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Alterations in cardiac DNA methylation in human dilated cardiomyopathy
- Alterations in cardiac DNA methylation in human dilated cardiomyopathy
- Haas J.; Frese K.S.; Park Y.J.; Keller A.; Vogel B.; Lindroth A.M.; Weichenhan D.; Franke J.; Fischer S.; Bauer A.; Marquart S.; Sedaghat-Hamedani F.; Kayvanpour E.; Kohler D.; Wolf N.M.; Hassel S.; Nietsch R.; Wieland T.; Ehlermann P.; Schultz J..-H.; Dosch A.; Mereles D.; Hardt S.; Backs J.; Hoheisel J.D.; Plass C.; Katus H.A.; Meder B.
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- EMBO Molecular Medicine
- EMBO Molecular Medicine vol. 5, no. 3, pp. 413 - 429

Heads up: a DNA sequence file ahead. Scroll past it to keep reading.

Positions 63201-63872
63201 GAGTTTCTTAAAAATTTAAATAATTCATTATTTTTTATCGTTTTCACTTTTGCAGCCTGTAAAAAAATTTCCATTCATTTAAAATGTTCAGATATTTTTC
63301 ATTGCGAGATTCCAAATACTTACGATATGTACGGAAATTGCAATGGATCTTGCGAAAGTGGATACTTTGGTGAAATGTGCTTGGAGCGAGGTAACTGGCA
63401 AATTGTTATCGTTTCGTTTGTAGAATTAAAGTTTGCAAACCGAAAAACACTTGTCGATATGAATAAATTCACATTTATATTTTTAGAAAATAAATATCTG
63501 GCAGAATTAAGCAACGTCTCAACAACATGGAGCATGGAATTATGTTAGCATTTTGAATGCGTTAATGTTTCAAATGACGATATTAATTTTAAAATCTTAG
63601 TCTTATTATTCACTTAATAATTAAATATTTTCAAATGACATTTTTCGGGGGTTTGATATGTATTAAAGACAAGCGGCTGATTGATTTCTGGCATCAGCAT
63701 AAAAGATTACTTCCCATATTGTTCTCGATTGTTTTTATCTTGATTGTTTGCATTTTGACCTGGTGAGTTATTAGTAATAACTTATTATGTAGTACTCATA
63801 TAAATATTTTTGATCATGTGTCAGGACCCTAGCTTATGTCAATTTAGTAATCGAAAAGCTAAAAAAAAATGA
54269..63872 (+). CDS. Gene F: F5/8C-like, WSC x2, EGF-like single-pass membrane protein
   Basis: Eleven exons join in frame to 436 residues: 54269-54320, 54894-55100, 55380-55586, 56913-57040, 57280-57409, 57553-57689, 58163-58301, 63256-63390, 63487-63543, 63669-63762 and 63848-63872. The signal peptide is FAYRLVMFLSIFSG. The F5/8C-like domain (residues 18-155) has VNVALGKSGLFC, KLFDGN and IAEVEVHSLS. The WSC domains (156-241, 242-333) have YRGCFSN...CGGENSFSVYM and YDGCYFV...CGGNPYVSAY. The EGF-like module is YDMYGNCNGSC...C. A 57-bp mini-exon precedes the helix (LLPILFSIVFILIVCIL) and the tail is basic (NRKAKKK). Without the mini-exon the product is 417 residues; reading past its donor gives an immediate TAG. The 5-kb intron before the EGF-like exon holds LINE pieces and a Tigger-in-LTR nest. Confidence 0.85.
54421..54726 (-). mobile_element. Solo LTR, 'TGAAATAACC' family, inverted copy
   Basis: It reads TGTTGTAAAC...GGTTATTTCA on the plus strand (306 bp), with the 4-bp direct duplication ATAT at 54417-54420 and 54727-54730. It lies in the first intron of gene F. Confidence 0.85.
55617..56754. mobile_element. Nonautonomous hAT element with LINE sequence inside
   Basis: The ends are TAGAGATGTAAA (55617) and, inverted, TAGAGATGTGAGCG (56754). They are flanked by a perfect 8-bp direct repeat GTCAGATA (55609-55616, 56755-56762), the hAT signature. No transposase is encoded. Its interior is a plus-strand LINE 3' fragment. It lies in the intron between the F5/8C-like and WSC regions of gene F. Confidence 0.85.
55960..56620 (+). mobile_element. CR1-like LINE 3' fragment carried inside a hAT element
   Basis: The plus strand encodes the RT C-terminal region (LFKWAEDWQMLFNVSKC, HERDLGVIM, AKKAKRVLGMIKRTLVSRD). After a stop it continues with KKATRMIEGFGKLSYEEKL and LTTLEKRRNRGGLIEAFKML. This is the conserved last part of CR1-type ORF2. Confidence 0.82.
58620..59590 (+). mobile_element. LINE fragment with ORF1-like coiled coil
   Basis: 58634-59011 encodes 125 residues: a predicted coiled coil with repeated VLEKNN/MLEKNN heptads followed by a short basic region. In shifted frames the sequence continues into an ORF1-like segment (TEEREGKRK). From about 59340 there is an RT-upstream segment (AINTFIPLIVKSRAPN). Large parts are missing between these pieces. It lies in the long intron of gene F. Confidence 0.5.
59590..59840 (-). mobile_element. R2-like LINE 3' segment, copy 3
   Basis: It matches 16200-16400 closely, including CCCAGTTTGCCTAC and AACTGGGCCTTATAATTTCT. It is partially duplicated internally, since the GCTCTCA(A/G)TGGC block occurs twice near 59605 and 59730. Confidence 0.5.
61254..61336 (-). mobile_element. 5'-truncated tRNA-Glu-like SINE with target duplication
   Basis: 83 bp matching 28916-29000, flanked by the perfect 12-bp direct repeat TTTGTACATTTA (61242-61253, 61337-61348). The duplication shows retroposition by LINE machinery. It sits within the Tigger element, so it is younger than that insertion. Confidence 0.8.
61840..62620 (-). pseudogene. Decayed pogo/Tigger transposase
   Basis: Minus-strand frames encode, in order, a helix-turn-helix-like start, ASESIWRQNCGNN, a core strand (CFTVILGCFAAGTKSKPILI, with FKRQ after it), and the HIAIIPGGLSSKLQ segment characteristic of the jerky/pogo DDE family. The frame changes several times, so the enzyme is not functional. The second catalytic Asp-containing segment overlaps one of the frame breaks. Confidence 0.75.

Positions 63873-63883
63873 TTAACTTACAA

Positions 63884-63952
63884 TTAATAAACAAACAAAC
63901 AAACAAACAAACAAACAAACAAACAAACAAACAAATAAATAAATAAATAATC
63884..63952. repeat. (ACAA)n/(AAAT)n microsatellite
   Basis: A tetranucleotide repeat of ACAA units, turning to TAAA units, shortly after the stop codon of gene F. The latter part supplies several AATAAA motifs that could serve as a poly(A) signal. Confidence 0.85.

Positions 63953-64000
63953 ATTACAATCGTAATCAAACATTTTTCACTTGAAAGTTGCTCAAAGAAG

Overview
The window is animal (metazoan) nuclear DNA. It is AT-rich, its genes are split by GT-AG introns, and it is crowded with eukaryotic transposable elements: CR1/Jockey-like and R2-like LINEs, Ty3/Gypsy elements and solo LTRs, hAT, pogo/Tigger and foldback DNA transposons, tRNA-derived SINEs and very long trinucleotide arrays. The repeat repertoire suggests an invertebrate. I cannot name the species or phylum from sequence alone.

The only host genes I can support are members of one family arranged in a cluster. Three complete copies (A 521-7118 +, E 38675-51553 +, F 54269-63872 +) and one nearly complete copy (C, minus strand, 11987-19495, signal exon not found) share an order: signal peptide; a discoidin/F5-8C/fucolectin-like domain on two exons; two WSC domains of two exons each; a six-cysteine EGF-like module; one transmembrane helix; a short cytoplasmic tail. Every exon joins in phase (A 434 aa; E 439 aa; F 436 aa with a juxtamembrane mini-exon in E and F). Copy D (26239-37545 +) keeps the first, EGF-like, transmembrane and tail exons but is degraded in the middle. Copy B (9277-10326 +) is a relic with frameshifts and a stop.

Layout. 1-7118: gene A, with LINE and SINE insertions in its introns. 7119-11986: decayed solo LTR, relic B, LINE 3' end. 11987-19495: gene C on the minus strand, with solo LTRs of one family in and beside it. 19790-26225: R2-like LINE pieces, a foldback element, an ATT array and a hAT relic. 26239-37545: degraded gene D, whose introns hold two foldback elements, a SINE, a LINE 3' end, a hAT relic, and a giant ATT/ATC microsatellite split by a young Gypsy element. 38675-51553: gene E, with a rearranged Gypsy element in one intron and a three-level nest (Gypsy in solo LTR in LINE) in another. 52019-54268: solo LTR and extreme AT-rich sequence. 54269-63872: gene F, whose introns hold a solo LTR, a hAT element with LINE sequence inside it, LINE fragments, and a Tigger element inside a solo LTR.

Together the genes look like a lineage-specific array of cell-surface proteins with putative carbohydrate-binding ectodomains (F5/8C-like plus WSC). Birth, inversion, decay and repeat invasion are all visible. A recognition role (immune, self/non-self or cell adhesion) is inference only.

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- Dilated cardiomyopathies (DCM) show remarkable variability in their age of onset, phenotypic presentation, and clinical course. Hence, disease mechanisms must exist that modify the occurrence and progression of DCM, either by genetic or epigenetic factors that may interact with environmental stimuli. In the present study, we examined genome-wide cardiac DNA methylation in patients with idiopathic DCM and controls. We detected methylation differences in pathways related to heart disease, but also in genes with yet unknown function in DCM or heart failure, namely Lymphocyte antigen 75 (LY75), Tyrosine kinase-type cell surface receptor HER3 (ERBB3), Homeobox B13 (HOXB13) and Adenosine receptor A2A (ADORA2A). Mass-spectrometric analysis and bisulphite-sequencing enabled confirmation of the observed DNA methylation changes in independent cohorts. Aberrant DNA methylation in DCM patients was associated with significant changes in LY75 and ADORA2A mRNA expression, but not in ERBB3 and HOXB13. In vivo studies of orthologous ly75 and adora2a in zebrafish demonstrate a functional role of these genes in adaptive or maladaptive pathways in heart failure. Dilated cardiomyopathy is one the most frequent heart muscle diseases, which is responsible for one third of all heart failure cases. Here, the authors show widespread changes in DNA methylation patterns responsible for the disease. © 2013 The Authors. Published by John Wiley and Sons, Ltd on behalf of EMBO.
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